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View Full Version : overhead near baseline - what's the trick?


Grapto
01-06-2010, 07:46 PM
So, I see the ball floating high with no pace, no wicked spin and it bounces and go up near the baseline. I have way too much time to prepare everything. My opponent is just waiting for the punishment. My eyes on the ball, left arm pointing the ball in the air, my arm with the racquet and my body are ready as if I am hitting an easy putaway overhead near the net, my stance is aligned with the direction the ball came to me... I hit an overhead near baseline only to find that I just donated a point to my opponent (either to the net or too long).
What is the trick behind this shot? My success rate is 30-40% now but I think it should be near 100% hitting either a clean winner or inducing another easy floater near the net to finish the point. Any advice, any tips would be greatly appreciated!

aimr75
01-06-2010, 07:48 PM
I rarely see shots likes this, but i would treat it like a slice serve, i wouldnt try blast it for a winner

lancernrg
01-06-2010, 07:56 PM
So, I see the ball floating high with no pace, no wicked spin and it bounces and go up near the baseline. I have way too much time to prepare everything. My opponent is just waiting for the punishment. My eyes on the ball, left arm pointing the ball in the air, my arm with the racquet and my body are ready as if I am hitting an easy putaway overhead near the net, my stance is aligned with the direction the ball came to me... I hit an overhead near baseline only to find that I just donated a point to my opponent (either to the net or too long).
What is the trick behind this shot? My success rate is 30-40% now but I think it should be near 100% hitting either a clean winner or inducing another easy floater near the net to finish the point. Any advice, any tips would be greatly appreciated!

NO NO...do not attempt a overhead near the baseline. Your best bet here is to slice the ball and approach the net for an easy volley or lob the ball back and camp around the baseline.

aimr75
01-06-2010, 08:04 PM
NO NO...do not attempt a overhead near the baseline. Your best bet here is to slice the ball and approach the net for an easy volley or lob the ball back and camp around the baseline.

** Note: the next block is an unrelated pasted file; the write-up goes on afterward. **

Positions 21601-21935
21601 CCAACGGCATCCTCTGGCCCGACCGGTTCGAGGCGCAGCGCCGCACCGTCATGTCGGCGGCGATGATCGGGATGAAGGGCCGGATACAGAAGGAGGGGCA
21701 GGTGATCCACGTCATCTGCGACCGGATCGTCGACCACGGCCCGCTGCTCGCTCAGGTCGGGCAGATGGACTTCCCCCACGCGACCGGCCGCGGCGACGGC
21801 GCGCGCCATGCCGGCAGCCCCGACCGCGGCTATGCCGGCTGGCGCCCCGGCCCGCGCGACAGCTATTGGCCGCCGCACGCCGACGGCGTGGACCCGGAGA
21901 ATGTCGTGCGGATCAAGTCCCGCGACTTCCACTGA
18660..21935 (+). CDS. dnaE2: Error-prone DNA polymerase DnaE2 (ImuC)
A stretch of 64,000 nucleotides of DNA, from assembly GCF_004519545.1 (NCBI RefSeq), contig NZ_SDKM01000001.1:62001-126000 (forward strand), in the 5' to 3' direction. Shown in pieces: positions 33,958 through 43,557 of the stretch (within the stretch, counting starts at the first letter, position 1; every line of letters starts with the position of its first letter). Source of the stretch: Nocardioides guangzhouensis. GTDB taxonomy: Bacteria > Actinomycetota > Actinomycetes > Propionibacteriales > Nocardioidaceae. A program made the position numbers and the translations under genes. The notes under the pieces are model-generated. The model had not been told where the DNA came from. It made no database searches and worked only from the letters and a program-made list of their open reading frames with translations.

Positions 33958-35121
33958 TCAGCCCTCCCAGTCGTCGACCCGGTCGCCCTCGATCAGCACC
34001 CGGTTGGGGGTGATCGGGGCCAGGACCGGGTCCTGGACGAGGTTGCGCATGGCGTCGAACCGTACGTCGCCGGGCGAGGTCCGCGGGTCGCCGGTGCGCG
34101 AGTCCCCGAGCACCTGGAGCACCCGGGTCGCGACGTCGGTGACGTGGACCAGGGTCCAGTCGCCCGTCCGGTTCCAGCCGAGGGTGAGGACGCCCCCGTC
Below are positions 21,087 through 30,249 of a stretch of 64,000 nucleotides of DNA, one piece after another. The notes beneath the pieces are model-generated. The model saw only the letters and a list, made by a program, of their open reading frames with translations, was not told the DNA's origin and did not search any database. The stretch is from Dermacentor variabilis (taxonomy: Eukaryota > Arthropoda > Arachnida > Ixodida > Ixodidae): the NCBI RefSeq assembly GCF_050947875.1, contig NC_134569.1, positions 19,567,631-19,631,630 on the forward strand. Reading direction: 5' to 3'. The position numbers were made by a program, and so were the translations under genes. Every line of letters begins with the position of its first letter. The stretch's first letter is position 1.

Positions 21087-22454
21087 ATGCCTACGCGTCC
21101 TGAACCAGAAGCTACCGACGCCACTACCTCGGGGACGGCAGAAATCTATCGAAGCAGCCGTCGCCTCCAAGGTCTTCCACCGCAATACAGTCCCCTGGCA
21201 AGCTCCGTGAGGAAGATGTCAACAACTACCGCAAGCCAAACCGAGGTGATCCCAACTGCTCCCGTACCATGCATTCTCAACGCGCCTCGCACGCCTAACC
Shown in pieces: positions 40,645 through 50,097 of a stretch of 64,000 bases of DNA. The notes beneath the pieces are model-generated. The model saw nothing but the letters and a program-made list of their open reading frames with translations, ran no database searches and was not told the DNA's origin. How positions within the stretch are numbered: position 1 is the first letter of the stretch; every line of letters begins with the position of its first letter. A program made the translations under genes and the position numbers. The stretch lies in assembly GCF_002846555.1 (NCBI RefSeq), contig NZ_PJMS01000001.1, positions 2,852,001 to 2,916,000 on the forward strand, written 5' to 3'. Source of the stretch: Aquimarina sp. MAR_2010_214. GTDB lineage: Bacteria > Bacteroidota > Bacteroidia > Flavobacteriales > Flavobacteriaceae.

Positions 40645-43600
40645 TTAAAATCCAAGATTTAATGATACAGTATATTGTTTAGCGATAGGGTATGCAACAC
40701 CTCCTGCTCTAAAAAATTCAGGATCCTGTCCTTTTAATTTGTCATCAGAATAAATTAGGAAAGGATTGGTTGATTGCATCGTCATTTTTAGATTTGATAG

what? approach the net behind a slice all the way from the baseline? by the time you get to the net you will get passed, or if you float it for more time, it will just sit up and you'll get passed

user92626
01-06-2010, 08:42 PM
I learned from watching pros that I would hit an overhead with this ball all the time, assuming I can fairly extend my hitting arm up and straight. If the arm is too cramped when raised, a high FH is in order.

This shot came relatively easily for me as soon as I picked up the serve mechanic. The key is..you need to know to how to hit and contact the ball and send it directly in the direction you want. No guesswork. In addition, you need to know well in your mind the geometry of the court and where you stand. So, even when you keep your eyes on the ball you still "see" how the shot would go. From baseline hit it more straight and horizontal. I wouldn't slice or spin it in any way. Very hard for a shot to go long when it's active in a straight flight path (as opposed to curvy or archy trajectory and relying on gravity)

It's my favorite shot. I even do it in doubles and triples, by-passing netmen. :)

Steady Eddy
01-06-2010, 09:17 PM
I think there is a trick to this shot. Be sure to hit deep. Watch others play this shot, almost all their misses are into the net. Aim deep and rarely will it go over the baseline. It's really hard to keep it in the air baseline-to-baseline. Even overheads that go over the net, but land short aren't very aggressive. Since you want it deep, there's no reason it should be at all close to the net. Avoid the net, and you'll find that you can return almost all of these. They won't all be winners, but you're still putting it in play, and if it lands nice and deep, it will give your opponent problems even if it's not hit very hard.

So hit deep. Don't hit down on it.

mrcalon
01-06-2010, 09:43 PM
I rarely see shots likes this, but i would treat it like a slice serve, i wouldnt try blast it for a winner

^^ this is what i do.

Just work on your overheads and it's a super easy shot. If you have good control on overheads, you can even make it extra safe by turning it into a topspin overhead.

Solat
01-06-2010, 10:46 PM
if you don't think you can kill it, smash it solidly into the backhand wing and look for a short ball to put away with a FH or knock off the floating return with a volley

SupremeV
01-07-2010, 12:18 AM
According to your post, you have timming issues: you hit either long or too dump it in the net. This inconsistency suggests that you need practice on your overheads. Once you get the overhead consistent, it is a fairly easy shot. Search around the web, because overheads are a very common problem.

But back to the problem... honestly the only difference in the shot is that your much farther back. So the most simple and best advice is to Aim High.

Remember when your at the back, you have to create a fairly large angle( Your feet is one end of the angle, your raquet is the other end.) Normally you have an acute angle because you're at the net and can hit down. At the baseline, however, you must widen this angle so you don't dump it at the net. The distance from your baseline to the other baseline is very long. Use this to your advantage by aiming high, the spin(assuming your not hitting too flatly, ) will allow it to go past the net and fairly deep.